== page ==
My poem “Last Rites,” which first appeared in The Hudson Review, Autumn 2019, Volume LXXII, No. 3, appears as the first letterpress broadside from the newly founded Tollund Press, accompanied by artwork by my son, Ian. It is issued in a series of 24 numbered and signed copies (four copies hors de commerce). They are available from the press for $35 plus shipping (which varies according to destination). Visit Tollund Press to purchase.
The publisher obtained a 5,950-pound Original Heidelberg Platen Press and refurbished it over the course of a year, having missing parts machined locally or shipped from as far away as China. The finished press at work is an awesome and somewhat terrifying machine to behold.
The poem and artwork are printed on 12″ x 18″, 118-lb. 100%-cotton cover stock on an Original Heidelberg Platen Press manufactured in Germany by the fabled Heidelberger Druckmaschinen. It is set in Hoefler & Co’s Surveyor (designed by Tobias Frere-Jones in homage to the characteristic form of lettering on engraved maps) and Gotham (a sans-serif with geometric structure designed by Tobias Frere-Jones with Jesse Ragan and inspired by mid-twentieth-century architectural signs).
I’ve known beauty almost impossible
To believe, nearly always lost amid
All the usual distractions. Deadlines loom.
Taxes come due. Birthdays pass. Debts double.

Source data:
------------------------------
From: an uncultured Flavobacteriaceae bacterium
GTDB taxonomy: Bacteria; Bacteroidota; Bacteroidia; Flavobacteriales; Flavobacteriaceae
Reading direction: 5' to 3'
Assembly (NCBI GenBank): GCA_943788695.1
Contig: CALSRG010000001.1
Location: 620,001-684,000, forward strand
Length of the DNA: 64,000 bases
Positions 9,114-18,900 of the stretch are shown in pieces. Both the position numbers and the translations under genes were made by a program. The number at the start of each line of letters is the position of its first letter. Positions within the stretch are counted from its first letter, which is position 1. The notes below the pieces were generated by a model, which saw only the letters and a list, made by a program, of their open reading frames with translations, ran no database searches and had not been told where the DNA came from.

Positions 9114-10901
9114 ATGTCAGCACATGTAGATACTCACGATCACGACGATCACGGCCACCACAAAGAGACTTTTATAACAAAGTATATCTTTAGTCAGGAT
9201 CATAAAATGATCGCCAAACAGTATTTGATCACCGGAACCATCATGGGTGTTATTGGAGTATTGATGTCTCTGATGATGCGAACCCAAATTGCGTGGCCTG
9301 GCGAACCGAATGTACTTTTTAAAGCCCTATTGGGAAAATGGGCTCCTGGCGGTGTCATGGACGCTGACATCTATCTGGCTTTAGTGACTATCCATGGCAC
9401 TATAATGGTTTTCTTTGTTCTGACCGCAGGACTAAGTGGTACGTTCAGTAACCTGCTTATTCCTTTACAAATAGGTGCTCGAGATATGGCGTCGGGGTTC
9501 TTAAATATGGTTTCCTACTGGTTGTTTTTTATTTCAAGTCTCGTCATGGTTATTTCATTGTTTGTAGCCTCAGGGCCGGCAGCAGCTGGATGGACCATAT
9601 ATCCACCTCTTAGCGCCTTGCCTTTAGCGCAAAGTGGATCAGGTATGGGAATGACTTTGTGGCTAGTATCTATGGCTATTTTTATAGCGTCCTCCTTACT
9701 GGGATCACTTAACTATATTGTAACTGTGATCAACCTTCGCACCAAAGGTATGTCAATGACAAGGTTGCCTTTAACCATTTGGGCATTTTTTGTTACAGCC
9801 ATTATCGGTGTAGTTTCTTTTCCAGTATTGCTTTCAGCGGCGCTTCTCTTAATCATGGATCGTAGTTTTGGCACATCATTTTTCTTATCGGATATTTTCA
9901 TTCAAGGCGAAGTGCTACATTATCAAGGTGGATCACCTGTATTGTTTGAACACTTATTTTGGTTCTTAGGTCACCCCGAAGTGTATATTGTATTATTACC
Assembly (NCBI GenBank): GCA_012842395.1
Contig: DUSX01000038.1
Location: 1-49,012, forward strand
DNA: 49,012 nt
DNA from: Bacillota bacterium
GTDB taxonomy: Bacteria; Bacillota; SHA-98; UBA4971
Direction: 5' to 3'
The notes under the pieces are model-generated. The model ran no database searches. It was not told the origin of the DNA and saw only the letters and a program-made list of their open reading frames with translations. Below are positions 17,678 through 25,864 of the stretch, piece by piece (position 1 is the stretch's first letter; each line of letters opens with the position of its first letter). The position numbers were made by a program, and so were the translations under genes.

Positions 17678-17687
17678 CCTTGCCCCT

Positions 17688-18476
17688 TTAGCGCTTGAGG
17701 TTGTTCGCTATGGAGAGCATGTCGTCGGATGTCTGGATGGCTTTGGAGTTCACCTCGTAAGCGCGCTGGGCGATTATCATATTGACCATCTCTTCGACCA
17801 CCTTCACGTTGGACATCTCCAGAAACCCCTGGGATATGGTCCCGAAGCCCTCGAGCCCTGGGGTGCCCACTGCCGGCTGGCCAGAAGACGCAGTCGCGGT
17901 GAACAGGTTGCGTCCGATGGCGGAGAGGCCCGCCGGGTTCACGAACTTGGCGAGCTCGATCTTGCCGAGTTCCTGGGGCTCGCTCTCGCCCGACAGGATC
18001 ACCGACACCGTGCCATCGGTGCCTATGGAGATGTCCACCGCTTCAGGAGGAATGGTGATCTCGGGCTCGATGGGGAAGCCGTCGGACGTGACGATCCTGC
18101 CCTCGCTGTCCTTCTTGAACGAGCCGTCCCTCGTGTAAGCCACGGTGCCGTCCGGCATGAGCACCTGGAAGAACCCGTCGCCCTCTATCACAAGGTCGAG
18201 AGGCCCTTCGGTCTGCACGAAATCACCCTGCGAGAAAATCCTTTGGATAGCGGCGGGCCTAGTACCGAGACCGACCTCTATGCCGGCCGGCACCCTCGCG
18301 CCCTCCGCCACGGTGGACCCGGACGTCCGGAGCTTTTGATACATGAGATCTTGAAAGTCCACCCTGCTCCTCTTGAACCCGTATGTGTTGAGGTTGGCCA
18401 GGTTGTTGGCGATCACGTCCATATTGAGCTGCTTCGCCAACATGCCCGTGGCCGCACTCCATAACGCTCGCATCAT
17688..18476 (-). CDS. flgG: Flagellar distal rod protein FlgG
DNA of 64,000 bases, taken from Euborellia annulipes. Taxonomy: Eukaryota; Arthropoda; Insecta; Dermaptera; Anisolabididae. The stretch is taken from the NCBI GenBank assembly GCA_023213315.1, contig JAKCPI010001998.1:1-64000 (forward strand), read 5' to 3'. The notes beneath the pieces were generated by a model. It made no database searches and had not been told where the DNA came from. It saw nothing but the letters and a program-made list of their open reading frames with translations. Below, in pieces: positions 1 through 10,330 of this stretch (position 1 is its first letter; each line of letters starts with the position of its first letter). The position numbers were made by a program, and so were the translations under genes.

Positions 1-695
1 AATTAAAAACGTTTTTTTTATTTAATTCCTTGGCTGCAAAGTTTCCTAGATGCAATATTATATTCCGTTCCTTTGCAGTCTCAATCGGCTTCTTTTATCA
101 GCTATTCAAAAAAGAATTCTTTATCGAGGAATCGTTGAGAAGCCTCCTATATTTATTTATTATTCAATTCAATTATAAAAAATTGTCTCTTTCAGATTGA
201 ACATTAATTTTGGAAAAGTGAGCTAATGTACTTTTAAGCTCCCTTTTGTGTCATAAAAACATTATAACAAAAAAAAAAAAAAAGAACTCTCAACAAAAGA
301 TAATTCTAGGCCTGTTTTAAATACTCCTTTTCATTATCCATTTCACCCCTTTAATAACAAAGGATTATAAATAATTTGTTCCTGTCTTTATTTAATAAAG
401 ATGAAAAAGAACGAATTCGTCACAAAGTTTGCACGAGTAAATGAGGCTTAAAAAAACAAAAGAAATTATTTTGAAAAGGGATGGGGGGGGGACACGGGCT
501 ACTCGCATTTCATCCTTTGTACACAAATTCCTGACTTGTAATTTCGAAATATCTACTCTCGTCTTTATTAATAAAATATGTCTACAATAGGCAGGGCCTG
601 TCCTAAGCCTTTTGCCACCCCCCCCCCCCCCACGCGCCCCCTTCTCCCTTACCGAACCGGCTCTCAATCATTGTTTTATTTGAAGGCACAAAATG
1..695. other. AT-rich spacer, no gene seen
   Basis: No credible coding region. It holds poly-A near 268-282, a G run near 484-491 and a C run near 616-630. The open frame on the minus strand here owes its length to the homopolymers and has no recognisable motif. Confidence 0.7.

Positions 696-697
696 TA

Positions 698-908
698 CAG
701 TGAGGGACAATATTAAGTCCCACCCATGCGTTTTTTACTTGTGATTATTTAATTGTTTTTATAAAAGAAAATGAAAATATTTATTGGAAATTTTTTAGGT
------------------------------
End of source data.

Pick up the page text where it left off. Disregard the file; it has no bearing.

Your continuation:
But once a bright and late summer sun filled
The air, angling astonishingly through a room
Filled with music, some old heart-aching song,
And there was my son, not yet two years, coming
Across the floor toward me with arms outspread,
His face big with a smile, and he was so strong
And new, unworried blue eyes, becoming
Ever giddier, unbalanced, lunging ahead,
Hoping to fly in that warm light with his father,
To hug me as if for very life, and I wished I could
Stay there always lifting him, laughing, and such
Light linger as if we’re still together,
And I will tell you it hurt it was so good,
And I know I’ve had that. I had that much.
While visiting the press in Essex County, Massachusetts, the author’s son was asked by the publisher to “draw anything” that came to his mind. The resulting artwork, known as “Ian’s Arrow,” was first accomplished in pencil, then inked over with ballpoint pen and then further widened with marker by the young artist, who was 5 years old at the time. The image was transferred to a photopolymer plate for printing.
Each broadside is accompanied by a description on heavy card stock, also printed on the Original Heidelberg. There are also t-shirts with “Original Hilbert” in the style of the Original Heidelberg logo.
The press itself is housed in its own building on the property.